**[0080]**FIG. 5 is a diagram conceptually illustrating an exemplary TD-SCDMA based system 500 with multiple UEs communicating with a node B as time progresses according to one aspect of the present disclosure. Generally, in TD-SCDMA systems, multiple UEs may share a common bandwidth in communication with a node B 502. Additionally, one aspect in TD-SCDMA systems, as compared to CDMA and WCDMA systems, is UL synchronization. That it, in TD-SCDMA systems, different UEs (504, 506, 508) may synchronize on the uplink (UL) such that all UEs (504, 506, 508) transmitted signals arrives at the node B at approximately the same time. For example, in the depicted aspect, various UEs (504, 506, 508) are located at various distances from the serving node B 502. Accordingly, in order for the UL transmission to reach the node B 502 at approximately the same time, each UE may originate transmissions at different times. For example, UE(3) 508 may be farthest from node B 502 and may perform an UL transmission 514 before closer UEs. Additionally, UE 506(2) may be closer to node B 502 than UE(3) 508 and may perform an UL transmission 512 after UE(3) 508. Similarly, UE(1) 504 may be closer to node B 502 than UE(2) 506 and may perform an UL transmission 510 after UE(2) 506 and UE(3) 508. The timing of the UL transmissions (510, 512, 514) may be such that the signals arrive at the node B at approximately the same time.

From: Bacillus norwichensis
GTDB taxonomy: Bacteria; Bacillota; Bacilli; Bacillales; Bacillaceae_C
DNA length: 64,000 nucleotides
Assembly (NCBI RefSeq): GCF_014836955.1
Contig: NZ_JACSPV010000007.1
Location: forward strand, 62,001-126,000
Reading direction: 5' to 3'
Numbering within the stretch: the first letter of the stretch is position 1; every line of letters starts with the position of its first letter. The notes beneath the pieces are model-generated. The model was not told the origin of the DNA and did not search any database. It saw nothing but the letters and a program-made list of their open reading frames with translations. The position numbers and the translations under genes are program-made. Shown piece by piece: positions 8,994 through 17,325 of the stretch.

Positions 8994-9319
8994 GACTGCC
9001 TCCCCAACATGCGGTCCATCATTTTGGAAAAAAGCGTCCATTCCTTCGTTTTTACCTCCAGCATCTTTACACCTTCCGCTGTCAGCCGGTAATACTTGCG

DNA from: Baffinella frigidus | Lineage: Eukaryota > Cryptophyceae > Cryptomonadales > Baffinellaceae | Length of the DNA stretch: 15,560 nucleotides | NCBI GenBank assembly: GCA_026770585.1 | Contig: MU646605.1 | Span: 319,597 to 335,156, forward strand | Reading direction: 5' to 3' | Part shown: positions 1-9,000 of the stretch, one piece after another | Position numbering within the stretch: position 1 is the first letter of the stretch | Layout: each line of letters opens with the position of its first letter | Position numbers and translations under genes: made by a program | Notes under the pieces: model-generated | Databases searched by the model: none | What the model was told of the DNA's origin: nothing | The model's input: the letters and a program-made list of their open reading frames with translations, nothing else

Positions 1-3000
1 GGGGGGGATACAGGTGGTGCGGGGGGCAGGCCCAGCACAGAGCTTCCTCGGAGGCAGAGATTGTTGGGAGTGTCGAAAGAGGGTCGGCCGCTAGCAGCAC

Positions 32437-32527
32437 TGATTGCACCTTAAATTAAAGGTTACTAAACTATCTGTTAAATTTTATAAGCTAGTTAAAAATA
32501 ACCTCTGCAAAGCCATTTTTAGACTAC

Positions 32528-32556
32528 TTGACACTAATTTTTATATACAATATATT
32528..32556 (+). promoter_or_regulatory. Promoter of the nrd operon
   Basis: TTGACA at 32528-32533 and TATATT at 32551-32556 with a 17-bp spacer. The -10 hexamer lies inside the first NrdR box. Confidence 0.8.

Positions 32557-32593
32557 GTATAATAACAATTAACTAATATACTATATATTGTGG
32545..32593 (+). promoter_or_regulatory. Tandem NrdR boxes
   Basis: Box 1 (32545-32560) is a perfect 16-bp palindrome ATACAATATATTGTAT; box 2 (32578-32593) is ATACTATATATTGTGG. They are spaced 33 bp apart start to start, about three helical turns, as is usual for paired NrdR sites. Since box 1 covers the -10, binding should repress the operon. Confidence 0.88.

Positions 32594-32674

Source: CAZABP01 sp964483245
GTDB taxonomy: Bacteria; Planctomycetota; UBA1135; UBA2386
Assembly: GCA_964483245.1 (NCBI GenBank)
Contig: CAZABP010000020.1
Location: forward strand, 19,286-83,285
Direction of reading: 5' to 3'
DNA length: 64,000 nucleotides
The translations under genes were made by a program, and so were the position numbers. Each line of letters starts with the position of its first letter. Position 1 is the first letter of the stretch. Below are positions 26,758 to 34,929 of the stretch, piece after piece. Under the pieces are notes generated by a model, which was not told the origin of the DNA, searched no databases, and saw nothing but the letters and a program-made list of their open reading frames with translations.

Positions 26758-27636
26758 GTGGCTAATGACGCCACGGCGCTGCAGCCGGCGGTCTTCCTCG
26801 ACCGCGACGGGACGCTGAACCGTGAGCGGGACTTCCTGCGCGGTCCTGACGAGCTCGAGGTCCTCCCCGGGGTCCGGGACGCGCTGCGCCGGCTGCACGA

**[0081]**With reference now to FIG. 6, a diagram conceptually illustrating an exemplary wireless communications system 600 is presented. System 600 may include multiple Node Bs (602, 612, 622), where each Node B serves a region (e.g. cell), such as regions 604, 614 and 624 respectively. In one aspect, a serving Node B 602 may service multiple UEs (606, 608). Additionally, a UE may receive signals from more than one Node B (e.g., UE 606 receives signals from Node Bs 602 and 612). For the UE to be able to process a serving cells 602 signals, interference from other cells (612, 622) may be removed or reduced. In one aspect, UE 606 may include a FDE enabled to efficiently reduce other cell interference.